In honour of the fact that Joss Whedon’s starting work on Dollhouse right about now, and also the fact that, let’s face it, most of us would readily accept him as our lord, master, and hopefully benevolent overlord, here’s a list of his 10 finest moments, across all media:
Buffy The Vampire Slayer – Hush
Such is Whedon’s ear for dialogue and love for his characters that it was always clear when he was behind an episode of his signature show. As for his best installment, contenders include the forth season coda Restless, a surreal exploration of the gang’s dreams, riddled with foreshadowing dialogue and images; The Body, where Buffy discovers her mother’s corpse and the gang learn of her death, and Once More, With Feeling, the ingenious musical episode featuring song and dance routines from the primary cast and the wonderful guest villain, Sweet.
Whedon’s best episode, however, is season four’s Emmy-nominated Hush, a dark fairytale which sees the terrifying demons known as The Gentlemen float through Sunnydale, stealing the voices of its residents before cutting out their hearts. Whedon, by forcing the Scoobies out of their distinct verbal bantering, is able to say a great deal more about his characters than expected. Interestingly, on the DVD commentary he admits his distaste for the final shot, that of Buffy facing Riley, their true identities finally revealed, voices now intact but lost for words. For once he’s wrong; it’s the perfect final image, and hits home the episode’s acutely constructed message of the difficulty of communication.
Angel – Waiting In The Wings
Again spoilt for choice, Whedon’s best episode of Angel is probably this beautifully realised change of pace from season 3, bringing the team out of their hotel office for a trip to the ballet. Managing to combine the best examples of the show’s comedy (Cordy snoring on Angel’s shoulder as the normally overtly-macho Gunn stares transfixed at the pirouettes on stage) and drama (gentle development of Angel and Cordy’s turbulent relationship and the troubled love triangle of Gunn, Fred and Wes), Whedon seamlessly blends the grace of dance with a great fight sequence, while the episode also boasts a nuanced performance from Summer Glau as the ballerina trapped in time. Of course, Whedon would go on to cast the actress as River in Firefly.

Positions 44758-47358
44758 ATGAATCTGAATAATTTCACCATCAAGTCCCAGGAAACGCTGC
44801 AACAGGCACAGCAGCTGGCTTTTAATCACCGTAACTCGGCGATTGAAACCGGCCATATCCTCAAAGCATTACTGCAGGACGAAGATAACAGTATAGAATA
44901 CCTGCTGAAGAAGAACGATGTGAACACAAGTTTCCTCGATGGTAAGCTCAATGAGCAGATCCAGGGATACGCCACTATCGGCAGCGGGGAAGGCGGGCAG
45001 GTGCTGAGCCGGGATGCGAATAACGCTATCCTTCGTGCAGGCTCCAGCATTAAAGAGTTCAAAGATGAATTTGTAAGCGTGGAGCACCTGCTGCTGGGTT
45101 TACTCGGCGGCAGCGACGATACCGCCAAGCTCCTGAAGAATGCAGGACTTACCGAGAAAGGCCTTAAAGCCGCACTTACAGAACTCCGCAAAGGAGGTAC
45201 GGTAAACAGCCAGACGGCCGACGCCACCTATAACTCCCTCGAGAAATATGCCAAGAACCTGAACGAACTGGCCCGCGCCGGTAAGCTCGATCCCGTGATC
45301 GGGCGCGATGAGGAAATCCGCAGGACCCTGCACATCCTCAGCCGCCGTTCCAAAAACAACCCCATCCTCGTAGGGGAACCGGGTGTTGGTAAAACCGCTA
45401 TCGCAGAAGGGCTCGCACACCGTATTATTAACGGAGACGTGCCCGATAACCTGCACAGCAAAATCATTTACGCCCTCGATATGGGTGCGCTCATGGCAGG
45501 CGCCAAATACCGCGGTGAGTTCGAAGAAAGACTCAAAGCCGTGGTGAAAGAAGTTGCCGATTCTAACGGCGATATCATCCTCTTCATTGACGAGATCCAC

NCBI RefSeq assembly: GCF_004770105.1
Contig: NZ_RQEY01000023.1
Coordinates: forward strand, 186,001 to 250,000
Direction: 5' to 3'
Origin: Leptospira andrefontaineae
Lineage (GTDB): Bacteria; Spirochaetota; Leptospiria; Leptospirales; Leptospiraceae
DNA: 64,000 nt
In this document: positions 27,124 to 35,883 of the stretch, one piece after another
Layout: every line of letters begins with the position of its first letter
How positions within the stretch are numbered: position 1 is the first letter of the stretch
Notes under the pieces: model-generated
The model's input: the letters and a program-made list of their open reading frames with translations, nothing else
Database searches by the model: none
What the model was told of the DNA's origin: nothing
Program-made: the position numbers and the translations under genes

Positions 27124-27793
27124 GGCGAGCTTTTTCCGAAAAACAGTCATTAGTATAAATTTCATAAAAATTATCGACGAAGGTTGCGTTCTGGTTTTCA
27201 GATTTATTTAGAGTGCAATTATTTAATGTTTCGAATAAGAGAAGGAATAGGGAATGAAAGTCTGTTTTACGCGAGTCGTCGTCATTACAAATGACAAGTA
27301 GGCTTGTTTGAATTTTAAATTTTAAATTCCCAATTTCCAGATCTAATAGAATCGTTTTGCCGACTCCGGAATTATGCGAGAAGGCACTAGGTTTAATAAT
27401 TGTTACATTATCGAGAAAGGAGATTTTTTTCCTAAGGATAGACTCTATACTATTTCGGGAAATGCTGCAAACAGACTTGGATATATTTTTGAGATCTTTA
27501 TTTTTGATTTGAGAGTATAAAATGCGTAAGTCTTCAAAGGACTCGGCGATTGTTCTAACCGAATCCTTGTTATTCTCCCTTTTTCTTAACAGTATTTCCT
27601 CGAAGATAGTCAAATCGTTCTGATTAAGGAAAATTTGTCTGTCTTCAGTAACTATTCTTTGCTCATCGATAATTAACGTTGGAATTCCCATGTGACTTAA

Firefly – Objects In Space
Whedon felt this episode best summed up the tone of his undervalued ‘space western’, and so it sits as the final episode on the series DVD. The plot sees a bounty hunter manage to board Serenity in order to capture River for the Alliance. Featuring one of recent television’s most appalling villains, Jubal Early falls somewhere between Hannibal Lector and Anton Chigurh, delivering threats of rape and torture without a beat of emotion. Despite sterling performances from the main players, he’s the most memorable thing in this and was, of course, the foundation for Chiwetel Ejiofor’s operative in Serenity. Though Whedon claims the episode Our Mrs. Reynolds is his favourite of all TV episodes he’s written, Objects In Space takes first place as a perfect, simple, wonderfully scripted swansong to a cruelly cancelled show.
The Office – Business School
The first of two episodes Whedon has directed of the American sitcom, this third season installment riffs on the British episode where David Brent holds a motivational training seminar. Here, Michael carries the stereo-system into a lecture theatre and even attempts to inspire the young faces with unconventional teaching methods from Dead Poets Society. Right up Whedon’s alley is a subplot involving an office bat, which Jim uses to wind up Dwight by pretending he’s developed vampiric tendencies. Best of all, however, is the touching conclusion, where Michael turns up late to Pam’s art expo and is so impressed with her drawings that his compliments bring her to tears. Classic stuff.